When Parents Don’t Agree: Finding a Way to Talk about ADHD
Anyone else ever disagree with your partner over a parenting issue? We don’t think it’s just us, and we’ve seen how these disagreements can cause friction in families. In this episode, we discuss a question from a mom wondering how to move forward when she and her husband see things differently about their daughter and ADHD. Jeffrey shares strategies he uses in the therapy office to get couples back to connection, and we talk about the pros and cons of diagnoses and labels for kids, as well as things to know when considering ADHD.
Changing Bodies, Changing Brains: 3 Huge Developments Every Teen's Parent Should Understand
The tween and teen years can bring with them unexpected joy, as well as to-be-expected ups and downs. In this episode, we talk about emotions and hormones and three huge transitions happening within the teenage brain. Understanding what’s going on with our kids’ bodies really helps all of us! Here’s the question:
“My kids are entering middle school this year. My son is 13 going into 7th grade and my daughter is 11 going into 6th grade. And I’ve noticed in the last couple of years that the changes they’ve been going through are reminding me of when they went from infancy to toddlerhood. There’s just so many changes and it’s all happening so fast. And I’m trying to hold this space of curiosity about them, and I’m wondering the best way to be with them and the best way to usher them through these enormous changes. It sometimes feels overwhelming and sometimes I really don’t know what the right next thing is. So, I’m just curious about your perspective on that.”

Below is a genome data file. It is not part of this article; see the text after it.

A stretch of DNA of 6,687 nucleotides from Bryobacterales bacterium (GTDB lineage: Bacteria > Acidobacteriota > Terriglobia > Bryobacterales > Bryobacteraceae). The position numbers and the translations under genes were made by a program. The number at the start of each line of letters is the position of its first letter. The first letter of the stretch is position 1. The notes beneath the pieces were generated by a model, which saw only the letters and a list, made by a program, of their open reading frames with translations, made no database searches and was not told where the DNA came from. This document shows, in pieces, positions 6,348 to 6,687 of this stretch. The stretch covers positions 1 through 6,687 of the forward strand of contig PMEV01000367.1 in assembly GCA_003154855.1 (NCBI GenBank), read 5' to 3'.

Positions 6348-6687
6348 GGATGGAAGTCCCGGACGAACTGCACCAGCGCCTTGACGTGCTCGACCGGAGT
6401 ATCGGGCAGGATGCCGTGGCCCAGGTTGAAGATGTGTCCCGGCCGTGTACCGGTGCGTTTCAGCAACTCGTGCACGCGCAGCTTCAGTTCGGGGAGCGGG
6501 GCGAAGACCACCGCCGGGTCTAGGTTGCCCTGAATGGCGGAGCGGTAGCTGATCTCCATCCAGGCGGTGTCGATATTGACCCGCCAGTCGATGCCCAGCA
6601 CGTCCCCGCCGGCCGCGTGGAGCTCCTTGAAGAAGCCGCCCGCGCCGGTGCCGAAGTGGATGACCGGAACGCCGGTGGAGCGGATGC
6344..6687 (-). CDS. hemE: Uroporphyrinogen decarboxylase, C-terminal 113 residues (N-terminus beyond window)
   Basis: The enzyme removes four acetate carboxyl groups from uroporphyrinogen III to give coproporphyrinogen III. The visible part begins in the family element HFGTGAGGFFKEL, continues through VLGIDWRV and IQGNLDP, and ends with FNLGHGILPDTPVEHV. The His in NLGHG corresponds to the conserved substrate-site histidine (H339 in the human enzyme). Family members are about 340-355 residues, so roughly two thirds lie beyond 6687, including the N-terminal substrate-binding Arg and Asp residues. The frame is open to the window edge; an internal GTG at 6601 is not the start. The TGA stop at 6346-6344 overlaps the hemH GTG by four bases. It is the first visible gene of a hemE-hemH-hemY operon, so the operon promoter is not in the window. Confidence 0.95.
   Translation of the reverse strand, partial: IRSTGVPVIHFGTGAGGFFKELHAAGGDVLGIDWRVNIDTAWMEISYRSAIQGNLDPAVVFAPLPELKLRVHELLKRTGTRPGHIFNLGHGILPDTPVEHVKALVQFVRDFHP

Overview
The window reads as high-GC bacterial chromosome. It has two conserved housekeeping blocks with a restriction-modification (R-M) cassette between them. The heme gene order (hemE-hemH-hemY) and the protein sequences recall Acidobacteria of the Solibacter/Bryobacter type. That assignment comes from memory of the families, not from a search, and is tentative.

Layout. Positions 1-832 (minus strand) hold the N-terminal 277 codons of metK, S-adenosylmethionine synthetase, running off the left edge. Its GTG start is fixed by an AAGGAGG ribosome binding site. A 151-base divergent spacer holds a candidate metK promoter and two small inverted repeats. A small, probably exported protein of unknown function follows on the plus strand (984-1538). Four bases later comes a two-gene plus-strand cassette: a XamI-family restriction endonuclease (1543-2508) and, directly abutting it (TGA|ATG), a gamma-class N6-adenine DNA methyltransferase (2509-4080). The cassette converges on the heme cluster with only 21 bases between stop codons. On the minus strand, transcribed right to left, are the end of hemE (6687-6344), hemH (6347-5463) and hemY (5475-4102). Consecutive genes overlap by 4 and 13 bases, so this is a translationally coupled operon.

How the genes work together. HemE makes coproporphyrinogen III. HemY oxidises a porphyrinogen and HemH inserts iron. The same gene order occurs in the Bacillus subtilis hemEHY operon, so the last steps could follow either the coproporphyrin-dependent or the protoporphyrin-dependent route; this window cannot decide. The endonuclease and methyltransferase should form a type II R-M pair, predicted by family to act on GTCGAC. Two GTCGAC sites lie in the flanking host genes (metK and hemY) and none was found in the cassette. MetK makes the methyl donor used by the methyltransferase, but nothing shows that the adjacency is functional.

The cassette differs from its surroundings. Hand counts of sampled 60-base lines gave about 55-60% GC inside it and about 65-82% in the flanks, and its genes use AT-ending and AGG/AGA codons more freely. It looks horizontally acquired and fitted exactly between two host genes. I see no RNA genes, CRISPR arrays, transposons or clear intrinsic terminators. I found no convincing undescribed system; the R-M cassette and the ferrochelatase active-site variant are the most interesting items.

Resisting the Control Trap: A Better Way to Boundaries with Teens
This season, we’re talking about raising tweens and teens, discussing parents’ questions, and exploring how science and faith come together to point our families to security and connection. Earlier this year, we received a question from a mom wondering how to direct her child’s moral choices. We’re using her question to kick off this series because we believe the issues she raises are important. In this episode, we talk about the difference between influence and control and discuss how relationship can guide our kids’ choices more powerfully than rules. We also share why the question's wording prompted us to invite author Kelle Hampton to join us to co-host this series and listen as she shares her wisdom and personal experience.
I just started listening to some episodes. I am a parent and interventionist I have felt both validated in my approach/thoughts but also have been led to change my perspective.
Some of the content is good but I feel like at times it becomes a therapy session for the hosts
Good content at times but seems to become a therapy session for the hosts. They seem to have Christian worldview but from the episodes I have listened to - lacking scriptures to back up some of their ideas. Seems like many of the secular parenting podcasts I listen to (which I like) with Jesus and love thrown in.
Truth and great information!!